'Forrest Gump' star helps others when he's not in front of the cameras
"Hey! Lieutenant Dan!"
It never fails. Every time actor Gary Sinise visits U.S. troops on a military base–something he does frequently–he gets the same greeting.
Sinise has played Harry Truman, George Wallace, astronauts and an assortment of cops and bad guys in the movies, and today he's a prime-time television star on the hit series CSI: NY. But people continue to recognize him from his Oscar-nominated portrayal of Lt. Dan Taylor, the feisty U.S. Army lieutenant from the 1994 movie Forrest Gump.
When it comes to men and women in uniform, there's just something about Lt. Dan. "A lot of military folks have a connection to Lt. Dan," says Sinise, 53. "Rather than run away from it, I've embraced that fact."
Enter the Lt. Dan Band.
Since late 2003, Sinise, an accomplished bass player, and 11 other talented musicians known collectively as "Gary Sinise and the Lt. Dan Band" have been playing gigs, many of them for military audiences. The band, which plays mostly classic rock cover tunes, recently completed its sixth tour for the United Service Organizations (USO), appearing in San Diego–on the deck of the USS Midway–Singapore and South Korea.
Although the group plays for the general public as well (a crowd of 100,000 attended its 2008 Chicago Air & Water Show performance), band co-founder and Vietnam War veteran Kimo Williams says the USO shows are the most satisfying.
"The USO shows do something for a soldier in combat, or getting ready to go into combat, that almost nothing else can do, other than a letter from home," Williams says. "To see a mass of soldiers in their uniforms dancing in front of us, it's incredible. For them, it's a connection to home."
A fruitful jam session
When Sinise and Williams formed the band, they had no idea it would mushroom into a globe-trotting entity that entertains thousands of military servicemen and servicewomen up to five times a month.
In fact, when they started, they weren't really even a band. Back in 1997, Sinise returned to his hometown of Chicago to work on a production of A Streetcar Named Desire at Steppenwolf, the Chicago theater company he co-founded with several friends in 1974. Williams, the play's musical composer, learned that Sinise played bass guitar during high school. Although Sinise hadn't played in years, Williams asked him to jam.
"When I would visit Chicago, I'd call him up," Sinise recalls. "We'd get some guys together and have a little party."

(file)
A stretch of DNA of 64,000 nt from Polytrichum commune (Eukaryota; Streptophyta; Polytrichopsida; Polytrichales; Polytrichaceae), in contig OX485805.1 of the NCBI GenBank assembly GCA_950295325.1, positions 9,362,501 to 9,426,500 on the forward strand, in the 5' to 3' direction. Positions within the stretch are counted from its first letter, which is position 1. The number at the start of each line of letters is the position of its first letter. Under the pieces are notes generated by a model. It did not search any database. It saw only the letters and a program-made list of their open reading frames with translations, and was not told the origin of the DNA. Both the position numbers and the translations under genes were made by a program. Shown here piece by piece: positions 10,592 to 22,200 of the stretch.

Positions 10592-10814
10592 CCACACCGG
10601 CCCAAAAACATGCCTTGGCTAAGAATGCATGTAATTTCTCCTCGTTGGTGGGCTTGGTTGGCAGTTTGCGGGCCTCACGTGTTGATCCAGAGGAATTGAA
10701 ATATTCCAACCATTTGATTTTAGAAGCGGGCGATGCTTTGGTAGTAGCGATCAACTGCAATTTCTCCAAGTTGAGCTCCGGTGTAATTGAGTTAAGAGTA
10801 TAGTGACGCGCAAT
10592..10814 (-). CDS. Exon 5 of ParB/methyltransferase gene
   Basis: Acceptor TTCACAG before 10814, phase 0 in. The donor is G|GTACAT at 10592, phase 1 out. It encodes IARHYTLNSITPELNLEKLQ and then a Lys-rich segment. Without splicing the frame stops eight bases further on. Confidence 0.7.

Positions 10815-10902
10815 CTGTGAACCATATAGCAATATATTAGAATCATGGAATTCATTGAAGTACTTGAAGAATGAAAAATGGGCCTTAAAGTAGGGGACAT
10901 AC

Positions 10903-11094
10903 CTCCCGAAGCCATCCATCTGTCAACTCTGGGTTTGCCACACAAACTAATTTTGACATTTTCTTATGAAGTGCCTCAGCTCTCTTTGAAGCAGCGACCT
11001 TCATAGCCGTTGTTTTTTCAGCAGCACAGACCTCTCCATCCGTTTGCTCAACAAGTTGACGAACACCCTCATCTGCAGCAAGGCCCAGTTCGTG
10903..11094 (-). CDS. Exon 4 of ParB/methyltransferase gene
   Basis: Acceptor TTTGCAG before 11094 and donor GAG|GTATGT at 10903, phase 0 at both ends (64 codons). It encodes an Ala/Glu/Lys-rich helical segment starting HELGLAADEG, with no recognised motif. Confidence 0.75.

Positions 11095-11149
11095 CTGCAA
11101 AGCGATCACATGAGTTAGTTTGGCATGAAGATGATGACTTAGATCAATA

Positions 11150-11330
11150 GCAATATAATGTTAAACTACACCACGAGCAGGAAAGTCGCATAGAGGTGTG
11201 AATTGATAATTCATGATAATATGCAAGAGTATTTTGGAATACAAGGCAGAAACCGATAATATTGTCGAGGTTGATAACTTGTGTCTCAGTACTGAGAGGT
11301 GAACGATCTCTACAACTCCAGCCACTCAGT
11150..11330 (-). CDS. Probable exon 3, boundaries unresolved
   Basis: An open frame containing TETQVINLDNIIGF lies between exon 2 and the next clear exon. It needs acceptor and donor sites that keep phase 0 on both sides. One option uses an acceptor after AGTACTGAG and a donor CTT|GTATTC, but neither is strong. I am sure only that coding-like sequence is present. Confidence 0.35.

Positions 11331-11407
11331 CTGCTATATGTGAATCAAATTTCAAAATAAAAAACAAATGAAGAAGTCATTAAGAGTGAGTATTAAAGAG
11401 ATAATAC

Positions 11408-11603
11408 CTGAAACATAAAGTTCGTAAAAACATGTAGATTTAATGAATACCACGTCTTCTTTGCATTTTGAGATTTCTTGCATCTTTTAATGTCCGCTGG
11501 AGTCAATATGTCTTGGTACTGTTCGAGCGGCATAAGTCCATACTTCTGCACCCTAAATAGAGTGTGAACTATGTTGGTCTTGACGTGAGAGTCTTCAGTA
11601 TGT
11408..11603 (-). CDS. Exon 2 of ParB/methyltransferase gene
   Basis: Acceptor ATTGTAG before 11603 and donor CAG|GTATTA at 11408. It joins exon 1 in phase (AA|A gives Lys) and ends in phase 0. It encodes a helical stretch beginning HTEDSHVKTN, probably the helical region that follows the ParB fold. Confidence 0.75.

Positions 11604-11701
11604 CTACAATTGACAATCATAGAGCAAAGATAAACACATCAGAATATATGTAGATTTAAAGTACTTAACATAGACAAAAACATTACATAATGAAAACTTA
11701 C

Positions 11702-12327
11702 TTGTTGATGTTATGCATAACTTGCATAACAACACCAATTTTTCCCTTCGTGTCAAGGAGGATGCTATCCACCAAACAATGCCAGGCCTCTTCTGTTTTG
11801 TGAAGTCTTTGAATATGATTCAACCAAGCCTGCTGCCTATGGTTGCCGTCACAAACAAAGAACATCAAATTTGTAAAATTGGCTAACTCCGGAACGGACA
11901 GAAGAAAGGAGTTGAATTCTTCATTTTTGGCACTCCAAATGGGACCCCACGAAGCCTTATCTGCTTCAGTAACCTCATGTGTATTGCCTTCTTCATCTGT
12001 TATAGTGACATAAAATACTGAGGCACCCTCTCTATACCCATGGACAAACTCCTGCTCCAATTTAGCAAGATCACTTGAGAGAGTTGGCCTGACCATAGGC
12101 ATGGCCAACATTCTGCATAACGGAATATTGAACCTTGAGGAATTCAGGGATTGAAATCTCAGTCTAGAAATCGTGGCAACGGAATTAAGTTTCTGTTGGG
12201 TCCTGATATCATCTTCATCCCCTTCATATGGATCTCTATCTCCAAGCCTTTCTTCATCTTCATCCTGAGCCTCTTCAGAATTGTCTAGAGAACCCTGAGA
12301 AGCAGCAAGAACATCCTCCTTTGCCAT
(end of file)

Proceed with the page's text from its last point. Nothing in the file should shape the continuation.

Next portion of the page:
Over the next few years, they continued to play impromptu shows, recruiting Los Angeles-based musicians to perform for a party after filming concluded on Sinise's 1998 movie Snake Eyes. Encouraged by the response, the group played for some fundraising events benefiting Vietnam veterans groups that Sinise long has supported.
"I have relatives on my wife's side of the family who served in Vietnam, and I'm very close to them," Sinise says. "I wanted to find ways I could support them and let them know what they went through is not unappreciated."
Meeting the troops
Sinise graduated from high school in 1973, just as the Vietnam War draft was ending, and he never served in the military. But showing appreciation to those who served and continue to serve is his ongoing passion. In 2003, he began doing USO handshake tours, traveling to hot spots such as Iraq and Afghanistan, signing autographs and taking pictures with the troops. He also began regular visits to wounded soldiers in military hospitals.
"My first trip was to Landstuhl hospital in Germany," Sinise says. "These are the folks who just got off the battlefield. I was a little apprehensive about that. Some of them had families there waiting to find out what was going to happen to their loved ones. Once I left, I realized I had done some good and made some of these people feel a little bit better."
After several solo tours, Sinise asked the USO if next time he could bring the band. They said yes and immediately set up a tour to Korea. Six years and more than 200 shows later, he believes the band is just now hitting its groove.
"I never thought this would happen," Sinise says. "To get up in front of these crowds and play and support charities and organizations that support our military, it's been like a dream come true."
It's also a lot of work, especially for an award-winning actor with a demanding day job on television.
"That's one of the things I love about Gary," Williams says. "He either does something 100 percent or he turns it down. The guy is superman!"
It helps, too, to have the encouragement of his wife of 27 years, actress Moira Harris, and their three children, Ella, 10, Mac, 18, and Sophie, 20. Mac, who plays drums, even sits in with the band sometimes.
"The family is very supportive of the band," Sinise says.
More than music
As an actor, Sinise always is on the lookout for the next great role. As a grateful American, he's always searching for ways to give back.
"People have paid a price for us to have the life we have here," he says. "You look at people who live in war zones, where their countries are always fighting, and they never seem to get out of it. We're lucky with the number of people who are willing to volunteer for service here. We should be thankful to them. We can never do enough for our veterans."